Concerns about the environmental and health damage caused by sunscreen chemicals has started to translate into regulatory action around the world, with the US state of Hawaii being the most high-profile reformer. Hawaii has imposed a state-wide ban on the sale and distribution within Hawaii of products containing oxybenzone and octinoxate, which are widely regarded as having a harmful impact on coral. The ban will come into force on 1 January 2021. However, it will cover Hawaii-based stores only. Tourists bringing locally unlawful sunscreens in their luggage to Hawaii will not face arrest at the airport, nor will their products be confiscated – but they will be subjected to a lot of educational material around vacation spots advising them to use reef-safe products.
Senator Mike Gabbard, who introduced the original bill proposing the ban, tells Cosmetics Business it applies to sales and not use: “It doesn’t restrict tourists from bringing in their own sunscreen products for personal use,” he says. “There won’t be ‘beach police’ writing tickets; the onus is not on the tourist or citizen, but on the retailers/shopkeepers. There are currently no penalties attached to this law.”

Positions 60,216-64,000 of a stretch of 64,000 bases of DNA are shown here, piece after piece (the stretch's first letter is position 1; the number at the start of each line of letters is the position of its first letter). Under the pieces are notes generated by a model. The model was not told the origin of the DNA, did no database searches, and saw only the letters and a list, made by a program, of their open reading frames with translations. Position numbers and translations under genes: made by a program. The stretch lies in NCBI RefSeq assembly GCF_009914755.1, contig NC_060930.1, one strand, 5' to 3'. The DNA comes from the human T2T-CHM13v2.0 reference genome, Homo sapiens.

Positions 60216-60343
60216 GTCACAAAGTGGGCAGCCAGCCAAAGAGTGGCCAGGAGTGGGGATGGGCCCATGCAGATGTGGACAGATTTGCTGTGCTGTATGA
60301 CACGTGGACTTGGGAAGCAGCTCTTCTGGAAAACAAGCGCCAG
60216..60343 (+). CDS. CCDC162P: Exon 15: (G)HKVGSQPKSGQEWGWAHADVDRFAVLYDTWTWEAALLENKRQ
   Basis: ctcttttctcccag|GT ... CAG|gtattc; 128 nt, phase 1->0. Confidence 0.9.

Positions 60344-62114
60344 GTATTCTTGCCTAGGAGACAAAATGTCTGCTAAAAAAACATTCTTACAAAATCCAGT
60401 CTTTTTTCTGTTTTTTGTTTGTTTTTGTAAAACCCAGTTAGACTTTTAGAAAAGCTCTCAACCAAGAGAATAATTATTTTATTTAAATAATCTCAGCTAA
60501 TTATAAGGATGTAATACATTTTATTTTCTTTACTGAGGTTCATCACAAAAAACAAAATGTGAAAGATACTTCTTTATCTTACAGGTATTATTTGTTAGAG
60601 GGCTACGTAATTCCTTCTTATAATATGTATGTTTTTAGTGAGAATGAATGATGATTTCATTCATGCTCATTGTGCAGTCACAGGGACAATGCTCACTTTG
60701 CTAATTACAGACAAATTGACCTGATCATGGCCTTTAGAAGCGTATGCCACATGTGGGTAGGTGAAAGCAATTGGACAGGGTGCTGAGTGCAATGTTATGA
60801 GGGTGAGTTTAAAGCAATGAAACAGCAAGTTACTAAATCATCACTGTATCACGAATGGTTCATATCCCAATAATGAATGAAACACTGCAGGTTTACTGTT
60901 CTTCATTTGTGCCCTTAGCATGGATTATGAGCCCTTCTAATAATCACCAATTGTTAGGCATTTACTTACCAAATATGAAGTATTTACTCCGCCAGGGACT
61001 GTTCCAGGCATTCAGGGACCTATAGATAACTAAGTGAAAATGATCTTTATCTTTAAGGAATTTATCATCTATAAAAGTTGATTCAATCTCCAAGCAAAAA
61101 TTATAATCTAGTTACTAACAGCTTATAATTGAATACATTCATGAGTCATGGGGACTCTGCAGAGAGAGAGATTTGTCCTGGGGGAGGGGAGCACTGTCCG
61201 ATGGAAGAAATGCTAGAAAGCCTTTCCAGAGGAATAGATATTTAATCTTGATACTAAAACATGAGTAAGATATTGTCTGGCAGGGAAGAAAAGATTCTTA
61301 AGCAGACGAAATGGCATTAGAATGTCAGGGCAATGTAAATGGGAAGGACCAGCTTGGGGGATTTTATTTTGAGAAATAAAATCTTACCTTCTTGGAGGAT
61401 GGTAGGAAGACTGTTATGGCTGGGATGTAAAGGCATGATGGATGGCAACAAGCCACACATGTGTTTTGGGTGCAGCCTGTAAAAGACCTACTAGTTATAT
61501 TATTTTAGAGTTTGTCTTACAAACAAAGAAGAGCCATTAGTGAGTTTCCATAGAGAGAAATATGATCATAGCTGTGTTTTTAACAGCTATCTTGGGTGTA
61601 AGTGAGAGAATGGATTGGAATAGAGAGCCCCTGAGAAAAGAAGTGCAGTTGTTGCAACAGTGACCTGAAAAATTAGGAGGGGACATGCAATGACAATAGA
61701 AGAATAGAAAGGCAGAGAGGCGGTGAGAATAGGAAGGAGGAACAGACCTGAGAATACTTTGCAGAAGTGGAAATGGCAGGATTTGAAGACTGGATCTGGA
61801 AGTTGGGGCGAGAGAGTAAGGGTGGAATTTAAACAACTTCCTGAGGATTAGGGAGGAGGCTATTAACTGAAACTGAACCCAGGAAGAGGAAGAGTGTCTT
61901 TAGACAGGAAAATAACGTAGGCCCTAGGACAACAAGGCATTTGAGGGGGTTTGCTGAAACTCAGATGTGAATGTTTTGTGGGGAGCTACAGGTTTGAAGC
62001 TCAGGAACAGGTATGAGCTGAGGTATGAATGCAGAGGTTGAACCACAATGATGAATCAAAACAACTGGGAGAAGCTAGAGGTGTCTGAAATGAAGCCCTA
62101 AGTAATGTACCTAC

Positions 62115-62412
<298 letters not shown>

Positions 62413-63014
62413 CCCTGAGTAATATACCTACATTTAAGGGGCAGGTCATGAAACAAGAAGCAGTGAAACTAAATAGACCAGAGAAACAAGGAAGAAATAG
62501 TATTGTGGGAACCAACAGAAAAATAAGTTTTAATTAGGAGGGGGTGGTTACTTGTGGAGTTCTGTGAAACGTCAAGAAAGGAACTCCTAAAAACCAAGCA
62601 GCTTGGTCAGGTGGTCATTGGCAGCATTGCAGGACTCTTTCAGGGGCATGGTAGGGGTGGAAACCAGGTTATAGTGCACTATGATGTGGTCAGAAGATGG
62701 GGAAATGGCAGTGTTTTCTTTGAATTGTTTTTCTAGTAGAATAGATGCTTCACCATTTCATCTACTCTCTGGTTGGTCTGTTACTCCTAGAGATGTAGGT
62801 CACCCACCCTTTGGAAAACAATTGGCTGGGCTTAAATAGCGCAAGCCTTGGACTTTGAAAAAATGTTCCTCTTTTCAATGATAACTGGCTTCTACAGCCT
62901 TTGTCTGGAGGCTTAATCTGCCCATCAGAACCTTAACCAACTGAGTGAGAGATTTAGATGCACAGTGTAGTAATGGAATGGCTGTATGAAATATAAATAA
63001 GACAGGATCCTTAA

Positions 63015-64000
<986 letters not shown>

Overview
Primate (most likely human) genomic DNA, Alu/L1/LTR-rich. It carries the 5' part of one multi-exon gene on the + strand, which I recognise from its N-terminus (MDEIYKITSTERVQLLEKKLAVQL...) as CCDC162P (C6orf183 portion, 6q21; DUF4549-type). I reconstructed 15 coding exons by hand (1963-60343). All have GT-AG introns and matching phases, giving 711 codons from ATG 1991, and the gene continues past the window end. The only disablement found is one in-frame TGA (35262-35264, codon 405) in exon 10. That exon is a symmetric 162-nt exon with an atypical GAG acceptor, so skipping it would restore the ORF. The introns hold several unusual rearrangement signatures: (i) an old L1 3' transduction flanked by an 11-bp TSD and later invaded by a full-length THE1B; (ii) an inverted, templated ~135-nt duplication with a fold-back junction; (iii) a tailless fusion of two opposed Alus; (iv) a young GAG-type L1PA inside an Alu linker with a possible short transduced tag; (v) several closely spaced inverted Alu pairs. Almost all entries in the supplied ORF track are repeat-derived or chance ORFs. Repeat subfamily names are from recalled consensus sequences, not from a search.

Environmental campaigners have called for more tourist hotspots to follow suit and further research to be undertaken to identify more suitable environmentally-friendly ingredients for use in sunscreens.
There does seem to be a response. The city of Key West in Florida has banned the sale of sunscreens on this tourist island that use oxybenzone and octinoxate from 1 January 2021. Also, some resort areas in Mexico ban their local sale, such as Cozumel National Park (a protected marine zone), or major coastal tourist parks, such as Chankanaab, Xcaret, Xel Ha and Garrafon. Visiting tourists to these Mexican holiday spots are offered biodegradable alternative sunscreen sachets on arrival…